September 15, 2019
More teenagers are using e-cigarettes as concerns mount about the health risks of vaping.
School principals and health experts have expressed alarm about the increasing use of e-cigarettes by teenagers, as concerns mount about the health impacts of vaping.
Head of high school at Moriah College Jan Hart said the use of e-cigarettes by school-aged children was becoming a major problem in many countries.
“Our staff members continue to hear disturbing reports of e-cigarette use by young people across the eastern suburbs including students as young as those in Year 8,” she said.
Ms Hart sounded the alarm about youth vaping in a blog post, highlighting the health impacts of using e-cigarettes – battery-operated devices that heat a liquid to produce a vapour that users inhale.
“Nicotine is highly addictive and can harm brain development, with adolescents being particularly susceptible,” she said.
The 2017 Australian Secondary Students’ Alcohol and Drug Survey found about 13 per cent of high school students had used an e-cigarette at least once, while 32 per cent of these students had used one in the past month.
Electronic cigarettes that do not contain nicotine are legal for use by adults in NSW, but e-liquid nicotine is prohibited.
Director of Quit Victoria Sarah White said the number of students who had experimented with e-cigarettes was stable, but more teenagers were vaping regularly.
She said e-cigarettes threatened to undermine public health measures to reduce smoking.
“E-cigarettes could be perceived as a cool new gadget and safer than smoking,” she said. “When in reality they’re just another thing that companies are marketing to make profits from people addicted to their products.”
Ms Hart said Moriah College had been contacted by parents worried about youth vaping, but many parents and students did not understand the full extent of the dangers of e-cigarettes.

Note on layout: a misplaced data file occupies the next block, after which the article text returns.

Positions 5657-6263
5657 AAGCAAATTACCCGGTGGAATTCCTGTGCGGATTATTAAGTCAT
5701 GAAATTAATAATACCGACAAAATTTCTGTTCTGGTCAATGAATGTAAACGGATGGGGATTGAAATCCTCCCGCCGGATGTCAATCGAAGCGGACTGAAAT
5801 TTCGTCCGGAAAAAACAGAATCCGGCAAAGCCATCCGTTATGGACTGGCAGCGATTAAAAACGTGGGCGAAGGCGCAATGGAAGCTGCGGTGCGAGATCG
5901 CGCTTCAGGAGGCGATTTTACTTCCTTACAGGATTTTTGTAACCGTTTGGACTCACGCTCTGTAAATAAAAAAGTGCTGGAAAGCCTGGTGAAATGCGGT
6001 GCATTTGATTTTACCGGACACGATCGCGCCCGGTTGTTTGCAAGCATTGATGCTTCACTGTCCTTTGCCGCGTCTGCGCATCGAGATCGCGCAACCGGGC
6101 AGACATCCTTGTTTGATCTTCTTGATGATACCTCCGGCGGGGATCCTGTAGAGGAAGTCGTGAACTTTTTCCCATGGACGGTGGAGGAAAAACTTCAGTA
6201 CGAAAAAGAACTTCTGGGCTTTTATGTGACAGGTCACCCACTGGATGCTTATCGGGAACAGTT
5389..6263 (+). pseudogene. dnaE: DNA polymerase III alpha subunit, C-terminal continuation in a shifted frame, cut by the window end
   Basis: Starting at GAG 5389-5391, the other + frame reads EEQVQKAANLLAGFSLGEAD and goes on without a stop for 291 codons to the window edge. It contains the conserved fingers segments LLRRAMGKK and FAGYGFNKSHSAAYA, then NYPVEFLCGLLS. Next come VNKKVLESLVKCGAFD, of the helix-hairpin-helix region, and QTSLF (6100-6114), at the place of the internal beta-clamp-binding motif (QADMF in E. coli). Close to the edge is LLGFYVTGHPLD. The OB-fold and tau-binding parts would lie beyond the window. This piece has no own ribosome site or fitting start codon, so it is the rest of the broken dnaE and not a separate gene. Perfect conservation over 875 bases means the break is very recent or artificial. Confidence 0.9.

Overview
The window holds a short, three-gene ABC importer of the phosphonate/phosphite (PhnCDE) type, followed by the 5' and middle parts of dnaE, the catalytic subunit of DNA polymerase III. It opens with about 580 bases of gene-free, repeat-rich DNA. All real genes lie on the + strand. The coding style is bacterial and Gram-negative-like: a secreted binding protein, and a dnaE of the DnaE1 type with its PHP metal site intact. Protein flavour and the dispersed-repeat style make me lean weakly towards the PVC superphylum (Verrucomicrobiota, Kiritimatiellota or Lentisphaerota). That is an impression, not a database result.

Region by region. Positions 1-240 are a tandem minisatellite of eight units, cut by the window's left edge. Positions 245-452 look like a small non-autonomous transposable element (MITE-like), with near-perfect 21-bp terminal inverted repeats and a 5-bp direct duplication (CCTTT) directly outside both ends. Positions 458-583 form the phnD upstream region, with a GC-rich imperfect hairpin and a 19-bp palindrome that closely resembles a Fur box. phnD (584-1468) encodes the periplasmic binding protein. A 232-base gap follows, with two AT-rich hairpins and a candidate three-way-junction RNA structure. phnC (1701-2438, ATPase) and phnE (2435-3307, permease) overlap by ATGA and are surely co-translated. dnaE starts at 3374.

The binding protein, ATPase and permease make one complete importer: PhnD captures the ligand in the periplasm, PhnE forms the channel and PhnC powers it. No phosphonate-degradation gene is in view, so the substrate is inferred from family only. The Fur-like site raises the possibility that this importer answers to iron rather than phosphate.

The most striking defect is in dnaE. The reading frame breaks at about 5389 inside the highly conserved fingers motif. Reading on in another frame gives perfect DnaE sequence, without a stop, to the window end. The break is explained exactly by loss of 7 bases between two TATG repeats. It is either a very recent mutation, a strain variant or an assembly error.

“We want to create a positive counter-culture, giving vaping such a negative connotation that our students feel empowered to stand up and say that vaping is not OK and not acceptable,” she said.
The warning comes amid an outbreak of lung disease linked to vaping and moves by the United States government to ban the sale of flavoured e-cigarettes in response to their popularity among young Americans.
Australia’s National Health and Medical Research Council noted in 2017 that experts disagreed about the safety of e-cigarettes and whether they can minimise harm to smokers or help them quit smoking.
A NSW Health spokeswoman said there was evidence linking e-cigarettes use to cigarette smoking by adolescents.
“There are concerns about the potential uptake of vaping by young people and whether they are a gateway to smoking,” she said.
Nerrida Johnson, the principal of Cape Byron Steiner School, said e-cigarettes were easy to obtain and easy to conceal.
“It is also an attractive alternative for teenagers and there is often no detectable odour from e-cigarettes and so it is easier to keep usage hidden from parents and school staff,” she said.
Ms Johnson also expressed scepticism about how e-cigarettes were marketed: “It is hard to imagine why companies would promote e-cigarettes without nicotine for any reason other than to create a pathway to other smoking activities.”
Headmaster of Cranbrook School Nicholas Sampson said the school had an “unambiguous ban” on the possession and use of tobacco and e-cigarette products.
An Education Department spokesman declined to answer questions but said in a statement that disciplinary action taken against students using e-cigarettes should be consistent with the treatment of students who bring tobacco to school.
Simon Chapman, emeritus professor in public health at the University of Sydney, expressed concern about the regulatory oversight of e-cigarettes: “Those being sold are not allowed by law here to contain nicotine, but many do.”
He also questioned the effectiveness of laws banning the sale of e-cigarettes to children. “It is also illegal to sell cigarettes to children, but it as always been possible for children to obtain them easily,” he said